Due to the importance of tourism within Barbados it has been seen that there is more attention being paid to increasing supply to meet demands rather than combating the problem at hand. Therefore, a barrier becomes present, as there is a fight between economic gain through tourism, or heavy investment in governance and management practices. In the near future these issues will be exasperated due to infrequencies presented with climate change, forcing longer dry seasons and drought like conditions. Due to the fact that ground water usage has reached a crisis level, exceeding 100% of its renewable capacity, desalination has been adapted as a potential solution to the issue of water scarcity. The St Michael Brackish Water Reverse Osmosis (BWRO) plant was built in 2000, to reduce deficits seen through fresh ground water supply. With potential benefits including improved water quality and sanitation, water softening and advantages to the agriculture industry through quality of sewage effluents. While there is the potential for major environmental issues to occur, such as: impacts on land use, aquifers and marine environments, noise pollution and energy consumption. It is possible through proper governance and planning, these adverse effects can be minimized and managed. While ideally it would make sense to properly manage fresh water sources, it is seen that desalination is a possible strategy to combat against fresh water shortages.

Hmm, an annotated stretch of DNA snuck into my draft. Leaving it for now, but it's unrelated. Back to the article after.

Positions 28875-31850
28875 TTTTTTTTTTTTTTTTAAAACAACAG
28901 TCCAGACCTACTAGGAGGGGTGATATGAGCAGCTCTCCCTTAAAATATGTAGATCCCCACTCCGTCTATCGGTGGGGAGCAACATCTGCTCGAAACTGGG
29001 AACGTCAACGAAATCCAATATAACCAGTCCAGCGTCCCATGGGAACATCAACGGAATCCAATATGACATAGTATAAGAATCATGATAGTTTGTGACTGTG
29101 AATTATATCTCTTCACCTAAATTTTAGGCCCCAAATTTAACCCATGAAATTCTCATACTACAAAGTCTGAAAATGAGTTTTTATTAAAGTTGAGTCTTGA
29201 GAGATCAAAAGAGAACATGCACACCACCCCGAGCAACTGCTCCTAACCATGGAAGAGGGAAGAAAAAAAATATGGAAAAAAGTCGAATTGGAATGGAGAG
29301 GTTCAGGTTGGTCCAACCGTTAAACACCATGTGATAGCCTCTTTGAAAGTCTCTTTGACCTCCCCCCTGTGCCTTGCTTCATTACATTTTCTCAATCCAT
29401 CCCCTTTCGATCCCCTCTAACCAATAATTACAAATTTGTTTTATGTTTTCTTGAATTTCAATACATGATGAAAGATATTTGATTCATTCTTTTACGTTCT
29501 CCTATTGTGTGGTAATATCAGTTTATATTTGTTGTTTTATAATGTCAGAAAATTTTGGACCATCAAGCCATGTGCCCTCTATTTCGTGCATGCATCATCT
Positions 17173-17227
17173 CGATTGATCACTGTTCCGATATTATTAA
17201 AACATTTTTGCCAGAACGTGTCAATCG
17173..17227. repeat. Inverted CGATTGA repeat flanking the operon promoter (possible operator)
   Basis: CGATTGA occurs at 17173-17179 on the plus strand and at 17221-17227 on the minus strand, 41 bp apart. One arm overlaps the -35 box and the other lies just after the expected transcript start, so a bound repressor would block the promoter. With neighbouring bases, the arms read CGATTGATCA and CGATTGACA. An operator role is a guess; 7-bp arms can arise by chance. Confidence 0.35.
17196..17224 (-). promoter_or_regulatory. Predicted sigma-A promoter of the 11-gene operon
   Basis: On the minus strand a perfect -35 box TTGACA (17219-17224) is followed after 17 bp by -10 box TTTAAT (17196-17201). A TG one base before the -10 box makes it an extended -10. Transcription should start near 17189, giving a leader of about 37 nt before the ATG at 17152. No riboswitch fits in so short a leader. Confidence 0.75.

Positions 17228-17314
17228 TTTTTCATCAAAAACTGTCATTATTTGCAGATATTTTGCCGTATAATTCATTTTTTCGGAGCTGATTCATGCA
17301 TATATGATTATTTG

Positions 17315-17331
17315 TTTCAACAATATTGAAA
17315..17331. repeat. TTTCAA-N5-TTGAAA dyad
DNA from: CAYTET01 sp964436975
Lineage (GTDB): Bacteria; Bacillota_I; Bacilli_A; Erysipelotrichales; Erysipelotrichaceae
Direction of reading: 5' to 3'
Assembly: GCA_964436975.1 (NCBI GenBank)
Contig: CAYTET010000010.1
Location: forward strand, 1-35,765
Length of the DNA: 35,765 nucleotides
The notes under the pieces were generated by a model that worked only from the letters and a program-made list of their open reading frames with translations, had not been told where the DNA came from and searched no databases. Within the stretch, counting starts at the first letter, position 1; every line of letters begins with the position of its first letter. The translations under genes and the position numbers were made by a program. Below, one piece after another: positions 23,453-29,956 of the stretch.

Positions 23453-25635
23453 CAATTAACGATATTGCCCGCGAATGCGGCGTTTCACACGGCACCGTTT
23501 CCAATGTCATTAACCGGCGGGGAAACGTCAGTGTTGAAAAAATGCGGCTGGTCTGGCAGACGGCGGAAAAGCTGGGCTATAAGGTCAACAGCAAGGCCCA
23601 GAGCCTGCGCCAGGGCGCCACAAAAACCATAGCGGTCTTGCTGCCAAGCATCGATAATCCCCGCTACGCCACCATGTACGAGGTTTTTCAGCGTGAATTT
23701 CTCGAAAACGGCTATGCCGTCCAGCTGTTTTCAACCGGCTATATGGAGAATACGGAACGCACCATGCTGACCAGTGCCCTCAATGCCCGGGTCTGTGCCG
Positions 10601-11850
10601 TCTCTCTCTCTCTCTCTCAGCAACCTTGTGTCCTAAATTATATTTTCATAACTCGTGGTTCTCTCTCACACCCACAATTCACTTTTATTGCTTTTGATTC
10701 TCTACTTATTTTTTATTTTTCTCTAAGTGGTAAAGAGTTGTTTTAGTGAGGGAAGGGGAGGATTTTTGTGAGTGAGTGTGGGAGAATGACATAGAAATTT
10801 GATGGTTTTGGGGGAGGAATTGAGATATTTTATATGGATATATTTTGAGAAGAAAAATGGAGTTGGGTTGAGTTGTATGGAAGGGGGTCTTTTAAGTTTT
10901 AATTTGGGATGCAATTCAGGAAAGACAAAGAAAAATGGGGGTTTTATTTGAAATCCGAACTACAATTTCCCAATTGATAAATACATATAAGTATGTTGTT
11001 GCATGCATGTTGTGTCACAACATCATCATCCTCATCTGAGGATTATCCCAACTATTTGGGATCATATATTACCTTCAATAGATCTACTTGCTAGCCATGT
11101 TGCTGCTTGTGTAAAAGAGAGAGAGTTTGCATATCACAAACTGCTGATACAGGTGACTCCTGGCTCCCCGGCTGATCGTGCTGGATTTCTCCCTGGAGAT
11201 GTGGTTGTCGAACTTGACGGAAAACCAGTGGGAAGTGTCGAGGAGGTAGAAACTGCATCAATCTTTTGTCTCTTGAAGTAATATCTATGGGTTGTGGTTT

Coastal Zone Management